sha256 = "Pm6PTmsL2bW9JAHD1u0oUEqD1PCIErOlcuqlwvP593I=";
        })
      ];
    });
  });
}

Overriding a package inside an attribute set

Here is an example of adding plugins to `vimPlugins`.

self: super: {
  vimPlugins = super.vimPlugins // {
    indent-blankline-nvim-lua =
      super.pkgs.callPackage ../packages/indent-blankline-nvim-lua { };
  };
}


Python Packages Overlay

Here is an example of Python packages overlay. The trick is to also override python itself with packageOverrides.

Github issue with the snippet below: [[1]]

self: super:
# Within the overlay we use a recursive set, though I think we can use `self` as well.
rec {
  # nix-shell -p python.pkgs.my_stuff
  python = super.python.override {
    # Careful, we're using a different self and super here!
    packageOverrides = self: super: {
      my_stuff = super.buildPythonPackage rec {
        pname = "pyaes";
        version = "1.6.0";
        src = super.fetchPypi {
          inherit pname version;
          sha256 = "0bp9bjqy1n6ij1zb86wz9lqa1dhla8qr1d7w2kxyn7jbj56sbmcw";
        };
      };
    };
  };
  # nix-shell -p pythonPackages.my_stuff
  pythonPackages = python.pkgs;

  # nix-shell -p my_stuff
  my_stuff = pythonPackages.buildPythonPackage rec {
    pname = "pyaes";
    version = "1.6.0";
    src = pythonPackages.fetchPypi {
      inherit pname version;
      sha256 = "0bp9bjqy1n6ij1zb86wz9lqa1dhla8qr1d7w2kxyn7jbj56sbmcw";
    };
  };
}


R Packages Overlay

Here is an example of an R packages overlay, in which it can be seen how to provide different versions of packages then those available in the current R version. It should be noticed that in the case of R and Python the argument to override is named differently. Names of these can be find using nix repl and evaluating e.g. python.override.__functionArgs.

self: super:

{
  rPackages = super.rPackages.override {
    overrides = {

      rprojroot = super.rPackages.buildRPackage rec {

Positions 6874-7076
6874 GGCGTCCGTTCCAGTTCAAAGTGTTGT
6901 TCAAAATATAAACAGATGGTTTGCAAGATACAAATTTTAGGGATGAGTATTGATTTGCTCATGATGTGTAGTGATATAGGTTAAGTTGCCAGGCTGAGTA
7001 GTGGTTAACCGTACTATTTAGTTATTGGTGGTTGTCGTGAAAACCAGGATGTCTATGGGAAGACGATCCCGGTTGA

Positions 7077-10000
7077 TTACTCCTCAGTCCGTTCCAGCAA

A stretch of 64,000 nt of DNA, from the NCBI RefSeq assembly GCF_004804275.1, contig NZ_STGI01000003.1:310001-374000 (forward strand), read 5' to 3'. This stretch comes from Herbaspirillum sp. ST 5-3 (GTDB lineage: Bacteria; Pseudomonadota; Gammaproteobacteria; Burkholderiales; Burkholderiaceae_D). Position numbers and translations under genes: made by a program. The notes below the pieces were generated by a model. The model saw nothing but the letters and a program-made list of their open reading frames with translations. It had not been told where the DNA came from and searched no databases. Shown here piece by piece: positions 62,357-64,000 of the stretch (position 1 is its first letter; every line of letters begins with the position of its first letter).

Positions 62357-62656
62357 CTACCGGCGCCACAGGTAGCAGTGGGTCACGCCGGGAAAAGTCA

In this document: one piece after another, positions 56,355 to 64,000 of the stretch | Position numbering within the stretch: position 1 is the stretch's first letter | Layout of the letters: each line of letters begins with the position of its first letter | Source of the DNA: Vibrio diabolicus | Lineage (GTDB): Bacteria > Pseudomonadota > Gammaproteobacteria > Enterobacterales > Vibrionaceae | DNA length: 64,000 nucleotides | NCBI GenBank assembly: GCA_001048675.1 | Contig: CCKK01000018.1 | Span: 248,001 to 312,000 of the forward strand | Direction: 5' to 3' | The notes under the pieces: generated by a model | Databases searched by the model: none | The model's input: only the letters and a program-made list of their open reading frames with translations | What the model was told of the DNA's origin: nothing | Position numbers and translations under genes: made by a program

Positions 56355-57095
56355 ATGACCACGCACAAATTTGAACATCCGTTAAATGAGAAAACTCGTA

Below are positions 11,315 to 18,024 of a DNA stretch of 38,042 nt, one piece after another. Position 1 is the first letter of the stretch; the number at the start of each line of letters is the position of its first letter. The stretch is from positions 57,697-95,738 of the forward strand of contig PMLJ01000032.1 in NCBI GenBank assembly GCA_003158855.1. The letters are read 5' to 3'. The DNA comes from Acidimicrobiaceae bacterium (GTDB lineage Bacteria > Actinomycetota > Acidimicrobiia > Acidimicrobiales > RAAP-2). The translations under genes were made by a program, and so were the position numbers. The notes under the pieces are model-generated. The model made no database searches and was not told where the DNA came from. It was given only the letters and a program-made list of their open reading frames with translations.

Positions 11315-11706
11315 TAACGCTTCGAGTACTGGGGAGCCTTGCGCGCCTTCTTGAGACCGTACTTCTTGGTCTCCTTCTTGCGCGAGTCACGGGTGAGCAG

name = "rprojroot-${version}";
        version = "2.0.2";
        src = super.fetchurl {
          url =
            "https://github.com/r-lib/rprojroot/archive/refs/tags/v2.0.2.tar.gz";
          sha256 = "1i0s1f7hla91yw1fdx0rn7c18dp6jwmg2mlww8dix1kk7qbxfjww";
        };
        nativeBuildInputs = [ super.R ];
      };

      here = super.rPackages.buildRPackage rec {
        name = "here-${version}";
        version = "1.0.1";
        src = super.fetchurl {
          url = "https://github.com/r-lib/here/archive/refs/tags/v1.0.1.tar.gz";
          sha256 = "0ky6sq6n8px3b70s10hy99sccf3vcjjpdhamql5dr7i9igsf8nqy";
        };
        nativeBuildInputs = [ super.R self.rPackages.rprojroot ];
        propagatedBuildInputs = [ self.rPackages.rprojroot ];
      };
    };
  };
}

Rust packages

Due to https://github.com/NixOS/nixpkgs/issues/107070

it is not possible to just override cargoSha256, instead cargoDeps has to be overriden

self: super: {
  rnix-lsp = super.rnix-lsp.overrideAttrs (oldAttrs: rec {
    version = "master";
  
    src = super.fetchFromGitHub {
      owner = "nix-community";
      repo = "rnix-lsp";
      rev = "1fdd7cf9bf56b8ad2dddcfd27354dae8aef2b453";
      sha256 = "sha256-w0hpyFXxltmOpbBKNQ2tfKRWELQzStc/ho1EcNyYaWc=";
    };
  
    cargoDeps = oldAttrs.cargoDeps.overrideAttrs (lib.const {
      name = "rnix-lsp-vendor.tar.gz";
      inherit src;
      outputHash = "sha256-6ZaaWYajmgPXQ5sbeRQWzsbaf0Re3F7mTPOU3xqY02g=";
    });
  });
}


List of 3rd party overlays

This is an non-exhaustive list:

See also

References

  1. Based on @samueldr's configuration: overlays-compat